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The number of molecules taken up by electroporated cells: quantitative determination.
Bartoletti DC; Harrison GI; Weaver JC
FEBS Lett (EUH), 1989 Oct 9; 256 (1-2): 4-10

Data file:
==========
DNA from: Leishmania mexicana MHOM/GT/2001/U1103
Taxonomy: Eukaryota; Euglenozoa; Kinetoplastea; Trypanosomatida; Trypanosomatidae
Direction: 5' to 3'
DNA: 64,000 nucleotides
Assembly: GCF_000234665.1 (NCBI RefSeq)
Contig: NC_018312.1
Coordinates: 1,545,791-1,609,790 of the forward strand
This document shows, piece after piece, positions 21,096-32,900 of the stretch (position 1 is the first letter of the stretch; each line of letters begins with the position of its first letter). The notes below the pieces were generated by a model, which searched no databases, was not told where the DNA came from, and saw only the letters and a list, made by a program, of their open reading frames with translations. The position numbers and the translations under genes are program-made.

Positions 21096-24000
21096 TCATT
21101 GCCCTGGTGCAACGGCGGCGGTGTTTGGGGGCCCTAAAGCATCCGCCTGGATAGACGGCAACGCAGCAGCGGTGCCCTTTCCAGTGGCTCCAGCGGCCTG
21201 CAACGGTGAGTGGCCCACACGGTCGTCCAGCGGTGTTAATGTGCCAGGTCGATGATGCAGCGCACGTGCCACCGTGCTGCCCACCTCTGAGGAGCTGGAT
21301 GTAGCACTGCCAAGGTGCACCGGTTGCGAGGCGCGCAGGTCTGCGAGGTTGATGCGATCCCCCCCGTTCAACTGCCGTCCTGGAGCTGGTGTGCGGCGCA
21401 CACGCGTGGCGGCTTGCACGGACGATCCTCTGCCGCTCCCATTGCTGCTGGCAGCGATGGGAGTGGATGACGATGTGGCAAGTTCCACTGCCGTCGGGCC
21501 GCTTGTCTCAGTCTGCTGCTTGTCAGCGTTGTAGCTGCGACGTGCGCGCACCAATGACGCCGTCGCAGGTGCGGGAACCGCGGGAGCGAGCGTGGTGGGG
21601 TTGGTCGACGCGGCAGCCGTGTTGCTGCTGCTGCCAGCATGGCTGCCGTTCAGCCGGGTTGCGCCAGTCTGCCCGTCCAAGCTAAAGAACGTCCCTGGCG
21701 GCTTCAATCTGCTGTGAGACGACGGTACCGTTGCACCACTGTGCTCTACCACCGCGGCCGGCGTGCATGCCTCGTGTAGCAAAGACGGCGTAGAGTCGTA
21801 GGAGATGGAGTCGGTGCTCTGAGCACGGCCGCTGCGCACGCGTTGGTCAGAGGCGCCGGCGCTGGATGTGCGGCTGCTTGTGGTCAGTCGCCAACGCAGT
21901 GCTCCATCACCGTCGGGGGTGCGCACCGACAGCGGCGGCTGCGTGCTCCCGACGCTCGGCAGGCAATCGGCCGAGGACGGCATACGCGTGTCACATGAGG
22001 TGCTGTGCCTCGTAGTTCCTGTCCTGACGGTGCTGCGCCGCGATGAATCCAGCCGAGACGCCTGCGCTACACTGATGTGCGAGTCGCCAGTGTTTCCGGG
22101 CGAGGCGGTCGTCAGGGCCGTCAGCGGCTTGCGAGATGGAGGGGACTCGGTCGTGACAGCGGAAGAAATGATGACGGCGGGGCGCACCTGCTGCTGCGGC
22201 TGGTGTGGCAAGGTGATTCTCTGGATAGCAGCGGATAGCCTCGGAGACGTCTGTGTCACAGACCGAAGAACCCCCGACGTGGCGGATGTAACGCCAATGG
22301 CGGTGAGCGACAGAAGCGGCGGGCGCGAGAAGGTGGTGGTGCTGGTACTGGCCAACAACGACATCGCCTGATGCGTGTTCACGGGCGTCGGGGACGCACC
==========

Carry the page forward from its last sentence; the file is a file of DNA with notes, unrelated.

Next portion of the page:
Fluorescent and fluorescent-labeled molecules were used with calibrated flow cytometric fluorescence measurements of electrically pulsed cells (intact yeast: Saccharomyces cerevisiae) to demonstrate a method for determining the net number of molecules transported into electroporated cells. For the conditions used, a single pulse of width 50 microseconds and magnitude 8.0 +/- 0.5 kV/cm resulted in an average net molecular uptake which is large, n = 1.4 x 10(5) molecules of 70 kDa FITC-dextran (supplied extracellular concentration of 500 microM), and n = 1.0 x 10(8) molecules of 660 Da propidium iodide (PI; 80 microM). Both molecules were present in pulsed cells at less than equilibrium values, consistent with a transient uptake mechanism. Intracellular FITC-dextran is present in soluble form, while PI is predominantly bound to nucleic acids. A broad, statistically significant distribution of molecular uptake was also observed. Such quantitative determinations should be important for guiding applications of electroporation, and for testing models of electroporation mechanisms. Further, the use of PI, which is well established as a membrane exclusion dye, provides additional support for the interpretation that both PI and FITC-dextran were internalized as a result of an electrical pulse.